Las Vegas WordCamp logo tattoo, from vgsgeekOver the last few weeks I’ve spent some time under the hood of WordPress. I’m making some final adjustments to the updated theme on my blog. As I dig deeper, the more convinced I become about how suitable WordPress web publishing software is for running not just blogs but websites too.

The WordPress platform is now up to the 14th release (version 3.1). The constant refinements show, particularly in terms of ease of use. For instance, the old version of WordPress I’m using requires extra plugins to handle embedded media, such as slideshows or video. Now this feature is built in.

The range plugins to alter the way WordPress can be used grows daily. Membership, ecommerce,  are just two examples. You can even use a plugin to turn any WordPress post, page or site into a fully functional wiki.

Being able to customise the layout of individual pages using widgets and templates makes it easy to include information relevant to individual pages or sections.

Usability is another big plus factor. Compared with other content management systems I’ve used, I find the WordPress administration a joy to use. It’s clean and easy to find just what you need.

I shouldn’t be in any doubt about WordPress’s suitability for websites. When I talked to Jason King at the Connecting Up Australia conference in Brisbane in 2008, he trumpeted the virtues of WordPress for nonprofit websites. (If you’re interested in his list of pros, he captures this succinctly in his presentation “Using WordPress to power your non-profit website”.)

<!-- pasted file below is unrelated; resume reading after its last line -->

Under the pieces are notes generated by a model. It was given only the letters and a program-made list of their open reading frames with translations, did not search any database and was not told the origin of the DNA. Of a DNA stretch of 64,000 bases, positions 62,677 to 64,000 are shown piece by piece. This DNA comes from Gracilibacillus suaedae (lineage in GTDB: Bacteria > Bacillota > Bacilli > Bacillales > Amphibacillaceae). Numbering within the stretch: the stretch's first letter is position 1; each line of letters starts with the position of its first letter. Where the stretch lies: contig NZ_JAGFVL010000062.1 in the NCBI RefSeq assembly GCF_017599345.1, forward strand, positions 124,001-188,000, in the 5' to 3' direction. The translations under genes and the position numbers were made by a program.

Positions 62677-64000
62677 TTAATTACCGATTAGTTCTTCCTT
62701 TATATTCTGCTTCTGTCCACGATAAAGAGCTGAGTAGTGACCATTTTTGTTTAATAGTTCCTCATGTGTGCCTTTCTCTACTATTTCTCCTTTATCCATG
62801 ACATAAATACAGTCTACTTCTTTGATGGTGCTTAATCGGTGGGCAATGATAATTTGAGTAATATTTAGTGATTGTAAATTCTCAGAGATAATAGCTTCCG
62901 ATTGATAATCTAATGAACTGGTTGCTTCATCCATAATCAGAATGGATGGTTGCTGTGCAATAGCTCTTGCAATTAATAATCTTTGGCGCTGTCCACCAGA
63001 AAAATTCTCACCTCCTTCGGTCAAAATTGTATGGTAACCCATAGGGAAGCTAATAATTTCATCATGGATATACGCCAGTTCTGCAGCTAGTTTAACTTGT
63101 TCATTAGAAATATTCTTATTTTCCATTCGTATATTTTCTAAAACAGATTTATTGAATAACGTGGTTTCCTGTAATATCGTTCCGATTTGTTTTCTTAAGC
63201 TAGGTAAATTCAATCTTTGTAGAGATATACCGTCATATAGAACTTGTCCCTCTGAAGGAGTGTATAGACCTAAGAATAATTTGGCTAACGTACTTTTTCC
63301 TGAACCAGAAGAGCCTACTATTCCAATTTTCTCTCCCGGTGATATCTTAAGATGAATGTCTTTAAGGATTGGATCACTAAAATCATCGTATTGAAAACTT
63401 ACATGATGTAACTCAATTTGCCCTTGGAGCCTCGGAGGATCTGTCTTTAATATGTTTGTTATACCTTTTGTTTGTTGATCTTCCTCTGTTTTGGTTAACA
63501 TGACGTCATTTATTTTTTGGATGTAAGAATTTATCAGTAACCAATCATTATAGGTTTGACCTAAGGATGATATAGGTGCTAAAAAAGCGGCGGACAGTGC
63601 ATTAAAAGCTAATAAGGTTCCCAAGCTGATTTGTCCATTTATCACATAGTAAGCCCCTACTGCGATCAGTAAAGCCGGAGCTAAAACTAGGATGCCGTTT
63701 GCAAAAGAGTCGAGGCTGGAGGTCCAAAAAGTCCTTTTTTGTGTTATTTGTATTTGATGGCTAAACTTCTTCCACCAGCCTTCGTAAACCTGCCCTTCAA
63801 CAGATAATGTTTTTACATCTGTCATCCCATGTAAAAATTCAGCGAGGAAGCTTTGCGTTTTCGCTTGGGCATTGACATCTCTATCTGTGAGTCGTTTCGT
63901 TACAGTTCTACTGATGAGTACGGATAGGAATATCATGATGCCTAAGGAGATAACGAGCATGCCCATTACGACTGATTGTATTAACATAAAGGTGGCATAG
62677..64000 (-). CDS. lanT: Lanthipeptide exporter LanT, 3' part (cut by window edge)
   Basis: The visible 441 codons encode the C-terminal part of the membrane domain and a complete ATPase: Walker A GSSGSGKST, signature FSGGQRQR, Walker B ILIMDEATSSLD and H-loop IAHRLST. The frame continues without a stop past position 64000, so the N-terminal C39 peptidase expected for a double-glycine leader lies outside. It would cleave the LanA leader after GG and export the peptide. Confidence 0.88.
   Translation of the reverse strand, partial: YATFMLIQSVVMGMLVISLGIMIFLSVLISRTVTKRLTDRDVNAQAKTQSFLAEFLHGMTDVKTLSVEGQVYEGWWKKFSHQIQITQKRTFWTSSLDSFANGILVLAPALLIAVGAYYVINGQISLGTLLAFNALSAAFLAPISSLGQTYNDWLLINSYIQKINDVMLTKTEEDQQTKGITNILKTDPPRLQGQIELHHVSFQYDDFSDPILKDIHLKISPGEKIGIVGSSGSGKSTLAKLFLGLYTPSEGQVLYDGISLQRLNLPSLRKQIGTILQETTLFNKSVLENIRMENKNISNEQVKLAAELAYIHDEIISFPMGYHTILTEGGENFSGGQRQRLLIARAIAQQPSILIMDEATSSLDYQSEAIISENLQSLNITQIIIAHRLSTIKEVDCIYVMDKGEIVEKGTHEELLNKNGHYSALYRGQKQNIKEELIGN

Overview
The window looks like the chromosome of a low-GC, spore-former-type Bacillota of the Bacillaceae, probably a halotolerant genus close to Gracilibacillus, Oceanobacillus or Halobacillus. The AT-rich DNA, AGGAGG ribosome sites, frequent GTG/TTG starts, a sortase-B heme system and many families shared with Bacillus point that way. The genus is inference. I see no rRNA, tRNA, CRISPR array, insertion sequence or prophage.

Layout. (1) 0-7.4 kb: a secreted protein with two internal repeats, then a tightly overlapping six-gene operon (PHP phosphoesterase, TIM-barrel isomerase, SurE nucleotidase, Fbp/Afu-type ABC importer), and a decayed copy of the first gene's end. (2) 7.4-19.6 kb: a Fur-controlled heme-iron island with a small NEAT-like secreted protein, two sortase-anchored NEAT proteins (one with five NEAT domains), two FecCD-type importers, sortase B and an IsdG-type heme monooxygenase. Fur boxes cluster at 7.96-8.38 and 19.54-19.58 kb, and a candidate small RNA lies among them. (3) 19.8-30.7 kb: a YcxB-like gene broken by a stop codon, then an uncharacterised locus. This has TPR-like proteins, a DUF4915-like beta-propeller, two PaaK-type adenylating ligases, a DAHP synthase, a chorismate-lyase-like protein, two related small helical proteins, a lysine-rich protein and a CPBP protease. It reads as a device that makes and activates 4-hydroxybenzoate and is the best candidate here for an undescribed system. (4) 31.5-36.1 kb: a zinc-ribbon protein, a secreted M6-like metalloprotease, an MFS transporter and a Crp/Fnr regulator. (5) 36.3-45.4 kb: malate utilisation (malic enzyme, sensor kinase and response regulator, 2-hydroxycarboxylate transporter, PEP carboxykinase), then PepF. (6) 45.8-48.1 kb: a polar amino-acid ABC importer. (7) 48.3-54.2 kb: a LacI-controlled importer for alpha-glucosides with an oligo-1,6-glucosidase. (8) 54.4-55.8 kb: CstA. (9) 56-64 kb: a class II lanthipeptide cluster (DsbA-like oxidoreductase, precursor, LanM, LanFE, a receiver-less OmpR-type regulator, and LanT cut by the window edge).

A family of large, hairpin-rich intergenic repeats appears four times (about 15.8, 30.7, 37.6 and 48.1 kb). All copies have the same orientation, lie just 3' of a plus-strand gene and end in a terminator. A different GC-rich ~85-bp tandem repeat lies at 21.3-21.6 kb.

Of course, WordPress doesn’t do everything, as Pearl Bear at Zen and the Art of Nonprofit Technology recently pointed out. Comparing WordPress vs. Drupal …. the fight!, she says the former is well suited for blogs, community blogs and simple brochureware websites. It’s a toss-up between the two for medium or large websites with lots of content, but relatively simple organization, and community blogs with many authors and identified, authenticated users. On the other hand Drupal is suited to large community sites content created in lots of formats, (eg blogs, wikis, media releases, etc.); complex, document-heavy library sites, or sites that need document management; sites with deep integrations to CRM platforms and web services; and sites where you need to present and reuse multiple content types.

If you’re really serious about evaluating different options, you might like to take a look at the 82 page “2010 Comparing Open Source Content Management Systems: WordPress, Joomla, Drupal and Plone” report from Idealware. As well as information on specific platforms there’s you’ll find useful guidance on making decisions.

Even though I’m won over by the quality and flexibility of WordPress, I’d still recommend any web project start with an organisation determining it needs and goals, and only then selecting what the technology that best fits. For my blog, I’m 100% happy with WordPress.

Photo credit: vgsgeek

New Zealand community organisations WordPress websites – a short list

At the moment I’m far more aware of community organisations in New Zealand using Drupal, rather than WordPress. I’m sure to have missed a few, but some of the ones I know about include :

Do you know of any others?